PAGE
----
Howard BE, Hu Q, Babaoglu AC, Chandra M, Borghi M, Tan X, He L, Winter-Sederoff H, Gassmann W, Veronese P and Heber S. High-throughput RNA sequencing of Pseudomonas-infected Arabidopsis reveals hidden transcriptome complexity and novel splice variants. PLoS ONE 2013;8: e74183.

Bhattacharjee S, Garner CM, and Gassmann W. New clues in the nucleus: transcriptional reprogramming in effector-triggered immunity. Front. Plant Sci. 2013;4:364.

Kim T-H, Kunz H-H, Bhattacharjee S, Hauser F, Park JY, Engineer C, Liu A, Ha T, Parker JE, Gassmann W, and Schroeder J.I Natural variation in small molecule-induced TIR-NB-LRR signaling induces root growth arrest via EDS1- and PAD4-complexed R protein VICTR. Plant Cell 2012;24:5177-5192

Gassmann W, and Bhattacharjee S. (2012) Effector-triggered immunity signaling: from gene-for-gene pathways to protein-protein interaction networks. Mol. Plant-Microbe Interact. 2012;25: 862-868 (pdf).

Bhattacharjee S, Halane MK, Kim SH, and Gassmann W. Pathogen effectors target Arabidopsis EDS1 and alter its interactions with immune regulators. Science 2011;334:1405-1408. (pdf) (full text)

Zhang XC and Gassmann W. Quantifying alternatively spliced mRNA via capillary electrophoresis. Methods in Molecular Biology 2011(Clifton, N.J.);712:69-77.

Li JY, Fu YL, Pike SM, Bao J, Tian W, Zhang Y, Chen CZ, Li HM, Huang J, Li LG, Schroeder JI, Gassmann W and Gong JM. The Arabidopsis nitrate transporter NRT1.8 functions in nitrate removal from the xylem sap and mediates cadmium tolerance. Plant Cell 2010;22(5):1633-1646.

Gao F, Shu X, Ali MB, Howard S, Li N, Winterhagen P, Qiu W, Gassmann W. A functional EDS1 ortholog is differentially regulated in powdery mildew resistant and susceptible grapevines and complements an Arabidopsis eds1 mutant. Planta 2010;231(5): 1037-1047.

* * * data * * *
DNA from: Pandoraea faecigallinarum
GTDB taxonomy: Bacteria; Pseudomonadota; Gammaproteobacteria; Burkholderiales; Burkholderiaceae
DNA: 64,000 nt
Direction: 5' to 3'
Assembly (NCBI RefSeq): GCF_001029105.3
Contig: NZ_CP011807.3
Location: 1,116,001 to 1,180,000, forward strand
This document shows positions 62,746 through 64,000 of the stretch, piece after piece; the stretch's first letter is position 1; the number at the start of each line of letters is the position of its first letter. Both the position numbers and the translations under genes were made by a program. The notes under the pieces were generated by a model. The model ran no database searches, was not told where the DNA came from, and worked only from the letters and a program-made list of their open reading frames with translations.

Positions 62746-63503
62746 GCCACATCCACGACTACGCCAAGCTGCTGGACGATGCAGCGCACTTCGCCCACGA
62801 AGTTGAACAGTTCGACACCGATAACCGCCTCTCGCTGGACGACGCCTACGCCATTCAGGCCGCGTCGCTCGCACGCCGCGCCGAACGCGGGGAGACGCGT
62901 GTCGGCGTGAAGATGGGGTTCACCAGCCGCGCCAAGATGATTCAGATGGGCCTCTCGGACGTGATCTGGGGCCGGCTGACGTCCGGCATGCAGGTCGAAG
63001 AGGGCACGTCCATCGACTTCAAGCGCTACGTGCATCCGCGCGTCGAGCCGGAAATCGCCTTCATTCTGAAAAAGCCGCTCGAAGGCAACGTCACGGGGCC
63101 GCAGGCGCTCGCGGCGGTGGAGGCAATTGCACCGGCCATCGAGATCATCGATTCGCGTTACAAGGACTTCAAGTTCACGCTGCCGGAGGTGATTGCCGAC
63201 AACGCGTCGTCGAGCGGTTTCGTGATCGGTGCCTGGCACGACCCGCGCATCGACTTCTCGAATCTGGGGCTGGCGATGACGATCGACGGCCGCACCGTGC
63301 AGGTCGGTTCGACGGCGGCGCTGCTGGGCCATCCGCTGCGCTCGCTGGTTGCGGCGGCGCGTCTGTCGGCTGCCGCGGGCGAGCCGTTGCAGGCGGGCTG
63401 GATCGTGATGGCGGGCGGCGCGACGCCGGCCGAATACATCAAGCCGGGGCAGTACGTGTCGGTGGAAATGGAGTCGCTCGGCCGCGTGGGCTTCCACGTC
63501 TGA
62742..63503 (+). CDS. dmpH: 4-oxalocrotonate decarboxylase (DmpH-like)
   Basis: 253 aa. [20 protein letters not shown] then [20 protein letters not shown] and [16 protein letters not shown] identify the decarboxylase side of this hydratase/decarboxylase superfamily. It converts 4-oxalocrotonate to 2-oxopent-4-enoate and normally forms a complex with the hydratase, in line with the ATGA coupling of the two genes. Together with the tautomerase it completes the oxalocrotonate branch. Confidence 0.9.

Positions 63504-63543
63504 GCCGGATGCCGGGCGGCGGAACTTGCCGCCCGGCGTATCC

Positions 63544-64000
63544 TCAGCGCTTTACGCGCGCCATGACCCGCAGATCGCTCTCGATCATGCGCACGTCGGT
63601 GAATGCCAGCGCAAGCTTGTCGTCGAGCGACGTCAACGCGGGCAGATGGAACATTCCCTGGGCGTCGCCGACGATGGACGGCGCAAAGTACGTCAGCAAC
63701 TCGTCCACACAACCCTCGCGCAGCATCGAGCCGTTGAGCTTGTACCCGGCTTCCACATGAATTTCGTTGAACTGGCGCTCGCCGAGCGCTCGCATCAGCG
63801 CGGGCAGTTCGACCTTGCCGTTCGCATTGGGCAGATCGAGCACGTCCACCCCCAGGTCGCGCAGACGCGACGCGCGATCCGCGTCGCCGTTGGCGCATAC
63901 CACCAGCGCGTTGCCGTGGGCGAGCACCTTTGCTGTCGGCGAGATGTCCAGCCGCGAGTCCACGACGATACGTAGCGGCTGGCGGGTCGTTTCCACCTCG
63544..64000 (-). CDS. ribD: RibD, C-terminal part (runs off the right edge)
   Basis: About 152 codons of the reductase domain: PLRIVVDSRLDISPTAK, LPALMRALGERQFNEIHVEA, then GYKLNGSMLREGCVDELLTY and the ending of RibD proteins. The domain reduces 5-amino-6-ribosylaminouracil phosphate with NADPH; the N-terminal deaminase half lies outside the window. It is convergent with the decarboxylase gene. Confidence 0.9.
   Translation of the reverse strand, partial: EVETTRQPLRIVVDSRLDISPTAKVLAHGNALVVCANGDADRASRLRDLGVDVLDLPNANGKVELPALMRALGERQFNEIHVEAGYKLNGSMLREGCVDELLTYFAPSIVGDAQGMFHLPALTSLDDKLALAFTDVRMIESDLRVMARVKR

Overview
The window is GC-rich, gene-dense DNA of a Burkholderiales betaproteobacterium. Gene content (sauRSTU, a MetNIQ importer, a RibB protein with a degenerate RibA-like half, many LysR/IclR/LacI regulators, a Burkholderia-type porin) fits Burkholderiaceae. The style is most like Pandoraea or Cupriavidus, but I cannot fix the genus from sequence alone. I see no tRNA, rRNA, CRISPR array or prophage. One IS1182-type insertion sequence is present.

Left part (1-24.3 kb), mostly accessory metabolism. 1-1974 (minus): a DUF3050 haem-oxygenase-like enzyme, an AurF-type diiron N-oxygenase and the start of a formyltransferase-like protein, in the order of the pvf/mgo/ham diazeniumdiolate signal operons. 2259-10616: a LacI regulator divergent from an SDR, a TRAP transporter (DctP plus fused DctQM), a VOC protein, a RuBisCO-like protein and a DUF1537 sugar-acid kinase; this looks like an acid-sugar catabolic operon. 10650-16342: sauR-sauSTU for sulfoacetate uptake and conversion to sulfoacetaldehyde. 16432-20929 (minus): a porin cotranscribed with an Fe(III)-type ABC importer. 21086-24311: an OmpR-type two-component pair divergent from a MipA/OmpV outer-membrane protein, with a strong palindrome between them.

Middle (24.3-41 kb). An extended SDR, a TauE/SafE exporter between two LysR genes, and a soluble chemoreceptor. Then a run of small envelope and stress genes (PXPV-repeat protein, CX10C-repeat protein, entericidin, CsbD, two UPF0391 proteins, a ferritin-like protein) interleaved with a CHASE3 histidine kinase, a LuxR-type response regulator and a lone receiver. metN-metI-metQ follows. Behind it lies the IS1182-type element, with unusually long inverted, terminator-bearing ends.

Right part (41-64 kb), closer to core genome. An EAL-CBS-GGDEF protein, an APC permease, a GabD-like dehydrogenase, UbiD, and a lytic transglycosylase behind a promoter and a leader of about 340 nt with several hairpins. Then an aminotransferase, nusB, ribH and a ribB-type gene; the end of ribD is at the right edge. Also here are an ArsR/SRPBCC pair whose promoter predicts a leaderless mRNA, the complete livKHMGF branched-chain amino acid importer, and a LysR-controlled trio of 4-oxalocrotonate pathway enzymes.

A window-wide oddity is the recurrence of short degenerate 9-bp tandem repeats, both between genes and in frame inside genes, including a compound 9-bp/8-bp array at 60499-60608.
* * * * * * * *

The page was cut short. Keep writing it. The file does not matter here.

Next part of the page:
Kim SH, Gao F, Bhattacharjee S, Adiasor JA, Nam JC, and Gassmann W. The Arabidopsis resistance-like gene SNC1 is activated by mutations in SRFR1 and contributes to resistance to the bacterial effector AvrRps4. PLoS Pathogens 2010;6(11): e1001172. doi10.1371/journal.ppat.1001172 

Pike S, Patel A, Stacey G, Gassmann W. Arabidopsis OPT6 is an oligopeptide transporter with exceptionally broad substrate specificity. Plant and Cell Physiology 2009;50(11):1923-1932.

Kim SH, Kwon SI, Saha D, Anyanwu NC, Gassman W. Resistance to the Pseudomonas syringae effector HopA1 is governed by TIR-NBS-LRR Protein rps6 and is enhanced by mutations in SRFR1. Plant Physiology 2009;150:1723-1732.

Gassmann W. Alternative splicing in plant defense. Current Topics in Microbiology and Immunology 2008;326:219-233.

Stacey MG, Patel A, McClain WE, Mathieu M, Remley M, Rogers EE, Gassmann W, Blevins DG, and Stacey G. The Arabidopsis AtOPT3 protein functions in metal homeostasis and movement of iron to developing seeds. Plant Physiology 2008;146:589-601.

Zhang XC, and Gassmann W. Alternative splicing and mRNA levels of the disease resistance gene RPS4 are induced during defense responses. Plant Physiology 2007;145: 1577-1587.

Durrett TP, Gassmann W, and Rogers EE. The FRD3-mediated efflux of citrate into the root vasculature is necessary for efficient iron translocation. Plant Physiol. 2007;144, 197-205.

Liu Y, Ren D, Pike S, Pallardy S, Gassmann W, and Zhang S. Chloroplast-generated reactive oxygen species are involved in hypersensitive response-like cell death mediated by a mitogen-activated protein kinase cascade. Plant J. 2007;51(6):941-954.

Faigón-Soverna A, Harmon FG, Storani L, Karayekov E, Staneloni RJ, Gassmann W, Más P, Casal JJ, Kay SA, and Marcelo J. Yanovsky MJ. A constitutive shade-avoidance mutant implicates TIR-NBS-LRR proteins in Arabidopsis photomorphogenic development. Plant Cell 2006;18: 2919-2928.

Osawa H, Stacey G and Gassmann W. ScOPT1 and AtOPT4 function as proton-coupled oligopeptide transporters with broad but distinct substrate specificities. Biochem. J 2006;393:267-275.

Stacey MG, Osawa H, Patel A, Gassmann W and Stacey G. Expression analyses of Arabidopsis oligopeptide transporters during seed germination, vegetative growth and reproduction. Planta 2006; 223:291-305.

Gassmann W. Natural variation in the Arabidopsis response to the avirulence gene hopPsyA uncouples the hypersensitive response from disease resistance. Mol. Plant-Microbe Interact. 2005;18:1054-1060.

Pike SM, Zhang XC and Gassmann W. Electrophysiological characterization of Arabidopsis avrRpt2-specific HR in the absence of other bacterial signals. Plant Physiol 2005;138(2):1009-1017.

Kwon SI, Koczan JM, and Gassmann W. Two Arabidopsis srfr (suppressor of rps4-RLD) mutants exhibit avrRps4-specific disease resistance independent of RPS4. Plant J 2004;40:366-375.

Reneker J, Shyu CR, Zeng P, Polacco JC and Gassmann W. ACMES: Fast multiple-genome searches for short repeat sequences with concurrent cross-species information retrieval. Nucleic Acids 2004;Res.32:W649-W653